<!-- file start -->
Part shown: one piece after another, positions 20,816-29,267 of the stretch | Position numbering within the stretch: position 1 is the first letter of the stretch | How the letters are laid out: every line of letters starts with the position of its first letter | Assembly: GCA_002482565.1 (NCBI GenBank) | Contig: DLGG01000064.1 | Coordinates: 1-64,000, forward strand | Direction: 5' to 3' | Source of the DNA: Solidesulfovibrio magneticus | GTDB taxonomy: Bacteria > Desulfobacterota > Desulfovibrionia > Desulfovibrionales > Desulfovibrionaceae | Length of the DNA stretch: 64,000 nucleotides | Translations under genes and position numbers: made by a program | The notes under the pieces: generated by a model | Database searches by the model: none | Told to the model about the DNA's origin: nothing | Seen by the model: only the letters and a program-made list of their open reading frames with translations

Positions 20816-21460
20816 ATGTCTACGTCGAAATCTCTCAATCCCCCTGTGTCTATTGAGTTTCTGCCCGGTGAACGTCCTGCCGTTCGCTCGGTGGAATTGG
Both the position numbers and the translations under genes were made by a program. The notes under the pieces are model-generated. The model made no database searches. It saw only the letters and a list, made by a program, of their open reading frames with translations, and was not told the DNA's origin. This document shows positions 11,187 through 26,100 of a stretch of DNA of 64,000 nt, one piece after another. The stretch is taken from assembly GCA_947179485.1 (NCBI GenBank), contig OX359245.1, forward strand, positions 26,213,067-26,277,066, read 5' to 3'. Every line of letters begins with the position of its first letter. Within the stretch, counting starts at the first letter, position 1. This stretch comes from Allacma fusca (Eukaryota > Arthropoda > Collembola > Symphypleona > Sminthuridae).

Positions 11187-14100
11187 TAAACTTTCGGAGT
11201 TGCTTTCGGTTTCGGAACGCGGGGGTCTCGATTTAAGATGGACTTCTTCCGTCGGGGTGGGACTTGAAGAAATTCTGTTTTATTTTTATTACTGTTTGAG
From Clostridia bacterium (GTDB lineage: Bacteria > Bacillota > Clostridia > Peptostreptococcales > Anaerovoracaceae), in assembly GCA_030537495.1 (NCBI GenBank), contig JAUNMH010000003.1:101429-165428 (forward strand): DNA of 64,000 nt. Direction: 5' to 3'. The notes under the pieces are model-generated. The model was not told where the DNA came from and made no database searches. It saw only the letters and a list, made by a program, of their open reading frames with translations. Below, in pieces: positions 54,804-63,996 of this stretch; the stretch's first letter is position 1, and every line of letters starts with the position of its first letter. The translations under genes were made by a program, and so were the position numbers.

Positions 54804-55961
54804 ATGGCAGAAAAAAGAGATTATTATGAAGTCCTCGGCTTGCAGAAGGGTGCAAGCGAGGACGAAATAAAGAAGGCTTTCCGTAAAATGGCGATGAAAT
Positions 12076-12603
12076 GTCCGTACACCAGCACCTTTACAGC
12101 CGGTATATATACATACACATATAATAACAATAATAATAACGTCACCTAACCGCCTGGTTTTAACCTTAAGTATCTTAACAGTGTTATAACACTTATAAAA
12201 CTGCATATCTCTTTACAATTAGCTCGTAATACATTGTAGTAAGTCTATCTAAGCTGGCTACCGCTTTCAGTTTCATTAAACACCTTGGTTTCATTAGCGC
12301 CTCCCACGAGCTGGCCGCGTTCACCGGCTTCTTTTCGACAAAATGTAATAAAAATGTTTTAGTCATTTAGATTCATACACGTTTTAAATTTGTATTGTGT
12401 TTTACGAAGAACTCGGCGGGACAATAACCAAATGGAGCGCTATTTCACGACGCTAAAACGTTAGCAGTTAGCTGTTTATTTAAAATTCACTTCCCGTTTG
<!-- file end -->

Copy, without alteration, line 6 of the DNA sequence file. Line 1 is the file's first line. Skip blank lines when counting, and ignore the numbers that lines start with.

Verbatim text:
11187 TAAACTTTCGGAGT